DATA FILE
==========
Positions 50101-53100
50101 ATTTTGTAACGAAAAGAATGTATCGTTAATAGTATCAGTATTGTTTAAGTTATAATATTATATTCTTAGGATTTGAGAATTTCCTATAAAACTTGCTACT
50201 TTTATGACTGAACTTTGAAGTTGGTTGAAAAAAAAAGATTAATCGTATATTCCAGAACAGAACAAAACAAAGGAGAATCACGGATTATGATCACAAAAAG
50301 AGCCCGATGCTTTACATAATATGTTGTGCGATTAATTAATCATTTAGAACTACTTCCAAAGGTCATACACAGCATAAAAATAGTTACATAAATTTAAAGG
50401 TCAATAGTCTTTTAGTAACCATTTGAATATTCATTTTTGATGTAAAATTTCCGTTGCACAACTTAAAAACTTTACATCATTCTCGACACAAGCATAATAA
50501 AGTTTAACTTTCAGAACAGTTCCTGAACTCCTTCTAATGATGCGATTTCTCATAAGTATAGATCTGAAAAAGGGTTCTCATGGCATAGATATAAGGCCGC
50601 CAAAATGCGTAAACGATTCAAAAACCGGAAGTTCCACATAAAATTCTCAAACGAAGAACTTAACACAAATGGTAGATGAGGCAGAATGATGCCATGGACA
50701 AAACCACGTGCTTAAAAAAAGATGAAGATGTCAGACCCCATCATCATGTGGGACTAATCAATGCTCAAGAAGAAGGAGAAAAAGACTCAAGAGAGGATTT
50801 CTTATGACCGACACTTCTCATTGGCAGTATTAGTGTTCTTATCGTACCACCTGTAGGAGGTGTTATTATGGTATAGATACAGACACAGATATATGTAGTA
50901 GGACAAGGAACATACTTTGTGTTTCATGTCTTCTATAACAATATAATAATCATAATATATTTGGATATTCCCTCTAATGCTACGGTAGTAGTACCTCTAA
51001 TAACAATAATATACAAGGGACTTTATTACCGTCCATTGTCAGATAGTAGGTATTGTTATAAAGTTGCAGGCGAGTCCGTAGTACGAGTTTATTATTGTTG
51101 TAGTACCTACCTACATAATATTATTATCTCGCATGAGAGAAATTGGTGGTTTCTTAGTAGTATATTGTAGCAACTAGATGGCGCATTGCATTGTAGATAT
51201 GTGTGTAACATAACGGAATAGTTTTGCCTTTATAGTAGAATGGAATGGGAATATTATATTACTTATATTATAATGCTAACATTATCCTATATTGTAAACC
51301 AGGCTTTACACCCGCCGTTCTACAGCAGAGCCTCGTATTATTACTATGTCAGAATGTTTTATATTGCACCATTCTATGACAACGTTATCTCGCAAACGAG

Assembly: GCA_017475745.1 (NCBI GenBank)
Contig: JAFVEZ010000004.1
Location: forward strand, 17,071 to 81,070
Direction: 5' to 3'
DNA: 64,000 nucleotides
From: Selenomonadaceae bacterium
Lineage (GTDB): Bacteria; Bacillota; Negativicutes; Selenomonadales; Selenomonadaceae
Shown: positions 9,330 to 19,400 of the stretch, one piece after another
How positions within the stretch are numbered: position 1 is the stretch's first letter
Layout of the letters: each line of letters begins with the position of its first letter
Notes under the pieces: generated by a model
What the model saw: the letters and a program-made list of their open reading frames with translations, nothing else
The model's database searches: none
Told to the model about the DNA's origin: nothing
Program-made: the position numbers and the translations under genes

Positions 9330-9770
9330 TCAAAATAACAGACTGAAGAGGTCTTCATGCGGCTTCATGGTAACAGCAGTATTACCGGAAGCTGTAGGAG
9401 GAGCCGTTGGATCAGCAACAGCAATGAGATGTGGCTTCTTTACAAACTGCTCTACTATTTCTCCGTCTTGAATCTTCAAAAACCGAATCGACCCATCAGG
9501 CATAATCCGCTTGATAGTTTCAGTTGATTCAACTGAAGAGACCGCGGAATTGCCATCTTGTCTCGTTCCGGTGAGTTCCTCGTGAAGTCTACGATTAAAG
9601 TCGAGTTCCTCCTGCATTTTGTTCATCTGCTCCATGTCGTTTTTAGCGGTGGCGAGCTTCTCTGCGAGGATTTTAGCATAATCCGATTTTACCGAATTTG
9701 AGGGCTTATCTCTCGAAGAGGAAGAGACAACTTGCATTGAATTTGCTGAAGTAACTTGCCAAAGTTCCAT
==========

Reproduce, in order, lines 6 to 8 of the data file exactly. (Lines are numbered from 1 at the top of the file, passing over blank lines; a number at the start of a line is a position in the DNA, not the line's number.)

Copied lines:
50501 AGTTTAACTTTCAGAACAGTTCCTGAACTCCTTCTAATGATGCGATTTCTCATAAGTATAGATCTGAAAAAGGGTTCTCATGGCATAGATATAAGGCCGC
50601 CAAAATGCGTAAACGATTCAAAAACCGGAAGTTCCACATAAAATTCTCAAACGAAGAACTTAACACAAATGGTAGATGAGGCAGAATGATGCCATGGACA
50701 AAACCACGTGCTTAAAAAAAGATGAAGATGTCAGACCCCATCATCATGTGGGACTAATCAATGCTCAAGAAGAAGGAGAAAAAGACTCAAGAGAGGATTT